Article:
CORONAVIRUS HEROES, Part 2: Providing the essentials in the wake of a Pandemic

Published 8:00 am Saturday, May 9, 2020

This is the second in the EAGLE’s 10-part Coronavirus Heroes series. Every weekend, a new Coronavirus Hero will be featured. This week’s Coronavirus Hero is Orlando Calomese, of Larson’s CashSaver. 

Orlando Calomese has been working at Larson’s CashSaver for over two decades and rarely misses a day of work.

When the COVID-19 pandemic struck Oxford two months ago, Calomese’s work ethic would be put to the test like many others, but he did not let it deter him.

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The term “essential worker” became common vernacular once COVID-19 arrived in the United States, deeming those who would continue to keep going to work in the face of the global health crisis and those who were required to stay home. Grocery store workers were put on the same level as healthcare workers, though Calomese said he just sees it as doing his job and nothing more.

“It’s been a rough experience, but we’ve came through a lot,” Calomese said. “We all worked together. I worked with good people, and we’ve all just been working together.”

Providing a steady food source was crucial at the onset of the quarantine and shelter-in-place orders. People were not able to go to work, but they still had to provide food for their families, for themselves.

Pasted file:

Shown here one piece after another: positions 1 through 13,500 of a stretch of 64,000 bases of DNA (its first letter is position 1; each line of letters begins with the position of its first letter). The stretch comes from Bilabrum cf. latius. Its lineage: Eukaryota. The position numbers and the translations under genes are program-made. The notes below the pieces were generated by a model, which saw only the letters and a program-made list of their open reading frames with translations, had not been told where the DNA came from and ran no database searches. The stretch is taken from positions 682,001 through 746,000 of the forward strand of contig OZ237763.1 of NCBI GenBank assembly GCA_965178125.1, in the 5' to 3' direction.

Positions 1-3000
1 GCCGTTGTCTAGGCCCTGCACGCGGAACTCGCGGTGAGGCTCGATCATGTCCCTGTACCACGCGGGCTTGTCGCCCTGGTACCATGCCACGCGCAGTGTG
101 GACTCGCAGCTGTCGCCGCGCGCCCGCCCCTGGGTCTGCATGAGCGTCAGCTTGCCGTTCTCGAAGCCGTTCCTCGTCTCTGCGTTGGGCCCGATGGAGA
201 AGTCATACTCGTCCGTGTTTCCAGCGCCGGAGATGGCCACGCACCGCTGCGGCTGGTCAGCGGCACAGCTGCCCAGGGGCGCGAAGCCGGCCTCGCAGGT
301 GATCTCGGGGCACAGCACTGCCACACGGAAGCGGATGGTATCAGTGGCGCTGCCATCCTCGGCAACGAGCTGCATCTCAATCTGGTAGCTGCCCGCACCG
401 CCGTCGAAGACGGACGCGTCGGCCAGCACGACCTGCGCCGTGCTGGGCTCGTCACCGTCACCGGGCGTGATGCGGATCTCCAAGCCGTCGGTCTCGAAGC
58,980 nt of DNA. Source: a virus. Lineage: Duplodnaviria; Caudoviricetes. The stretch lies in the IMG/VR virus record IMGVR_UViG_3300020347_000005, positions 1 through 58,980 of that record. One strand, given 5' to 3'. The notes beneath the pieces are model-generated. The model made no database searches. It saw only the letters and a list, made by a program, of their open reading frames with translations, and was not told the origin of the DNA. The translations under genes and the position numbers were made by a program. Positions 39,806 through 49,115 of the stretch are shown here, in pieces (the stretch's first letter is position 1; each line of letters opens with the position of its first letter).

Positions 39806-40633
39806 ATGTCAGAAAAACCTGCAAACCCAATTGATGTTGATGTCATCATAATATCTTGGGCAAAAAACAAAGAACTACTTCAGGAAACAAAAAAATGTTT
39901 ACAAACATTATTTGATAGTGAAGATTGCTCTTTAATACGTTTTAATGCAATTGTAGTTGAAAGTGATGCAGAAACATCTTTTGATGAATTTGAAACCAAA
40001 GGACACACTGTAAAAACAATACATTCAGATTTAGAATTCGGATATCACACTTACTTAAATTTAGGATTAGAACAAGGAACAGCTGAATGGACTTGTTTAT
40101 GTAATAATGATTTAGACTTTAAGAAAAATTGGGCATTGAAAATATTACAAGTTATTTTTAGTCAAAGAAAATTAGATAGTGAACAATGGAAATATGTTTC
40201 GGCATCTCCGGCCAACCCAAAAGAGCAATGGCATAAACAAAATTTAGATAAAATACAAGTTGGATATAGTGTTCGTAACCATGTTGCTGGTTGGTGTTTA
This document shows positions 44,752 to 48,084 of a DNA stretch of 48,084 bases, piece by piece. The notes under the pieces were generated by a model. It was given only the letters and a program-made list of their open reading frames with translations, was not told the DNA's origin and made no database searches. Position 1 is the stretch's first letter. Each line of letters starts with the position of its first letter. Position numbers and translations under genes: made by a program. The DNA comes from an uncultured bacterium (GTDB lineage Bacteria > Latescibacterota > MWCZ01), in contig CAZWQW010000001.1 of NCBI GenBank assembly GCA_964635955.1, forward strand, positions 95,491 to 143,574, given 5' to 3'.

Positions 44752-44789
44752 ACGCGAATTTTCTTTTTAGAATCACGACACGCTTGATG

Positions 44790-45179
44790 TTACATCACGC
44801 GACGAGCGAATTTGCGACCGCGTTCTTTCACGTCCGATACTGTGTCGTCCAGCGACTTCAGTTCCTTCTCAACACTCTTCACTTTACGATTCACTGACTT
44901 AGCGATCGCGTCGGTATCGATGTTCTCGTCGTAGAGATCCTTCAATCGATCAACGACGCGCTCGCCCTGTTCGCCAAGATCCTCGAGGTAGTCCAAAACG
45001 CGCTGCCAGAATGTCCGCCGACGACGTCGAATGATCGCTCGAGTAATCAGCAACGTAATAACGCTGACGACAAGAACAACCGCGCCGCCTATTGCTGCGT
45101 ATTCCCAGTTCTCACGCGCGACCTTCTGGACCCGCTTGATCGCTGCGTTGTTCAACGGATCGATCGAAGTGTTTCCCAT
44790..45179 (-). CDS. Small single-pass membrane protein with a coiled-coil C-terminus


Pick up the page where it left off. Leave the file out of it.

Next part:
Calomese works in the dairy section of CashSaver, making sure eggs, milk and cheese products are fully stocked. Healthcare workers deal with COVID-19 on a daily basis, but grocery store workers such as Calomese interact with the general public everyday as well, when the invisible threat of potential catching the virus is at an all-time high.

Choosing to stay home and not risk coming into contact with COVID-19 is something Calomese said never entered his mind.

“As long as we’re going by the guidelines and doing what we’re supposed to do, we’re in good shape,” Calomese said. “It’s been great. Knowing we’ve got good customers coming in here and they’re depending on us, so far we haven’t let them down yet.”

Grocery stores were hit hard at the beginning of the pandemic, with people coming in and depleting stores’ stock faster than shelves could be replenished. Toilet paper was one of the most in-demand items, but milk and bread, the common items people flock to stores to purchase in the face of a potential disaster, were also being bought in bulk.

CashSaver increased its deliveries to five times a week at the beginning, but the demand has slowed back to a more regular pace and plateaued in some cases. No matter if it’s high-demand or a normal day’s business, Calomese said he is grateful for the customer’s that do come to them seeking essential items.

“If it wasn’t for them, I wouldn’t have a job,” Calomese said. “I thank them for coming in.”

Calomese is just one of many employees at CashSaver and other area grocery stores who are choosing to still go to work and serve the community on the front lines of the pandemic. Those employees have allowed local businesses such as CashSaver the option to stay open, when most small businesses are struggling.

“Everybody’s showing up for work,” said CashSaver co-owner Brent Larson. “We’ve only had a few that were scared during the peak of the virus that stayed home for a couple weeks. Not sick, but just out of caution. It’s been a really good group that we’ve stuck together and everybody has shown up. Seemingly, the sales have flowed pretty well because of it. Not only people have shown up, but we’ve had really good work performance out of the people that are here.”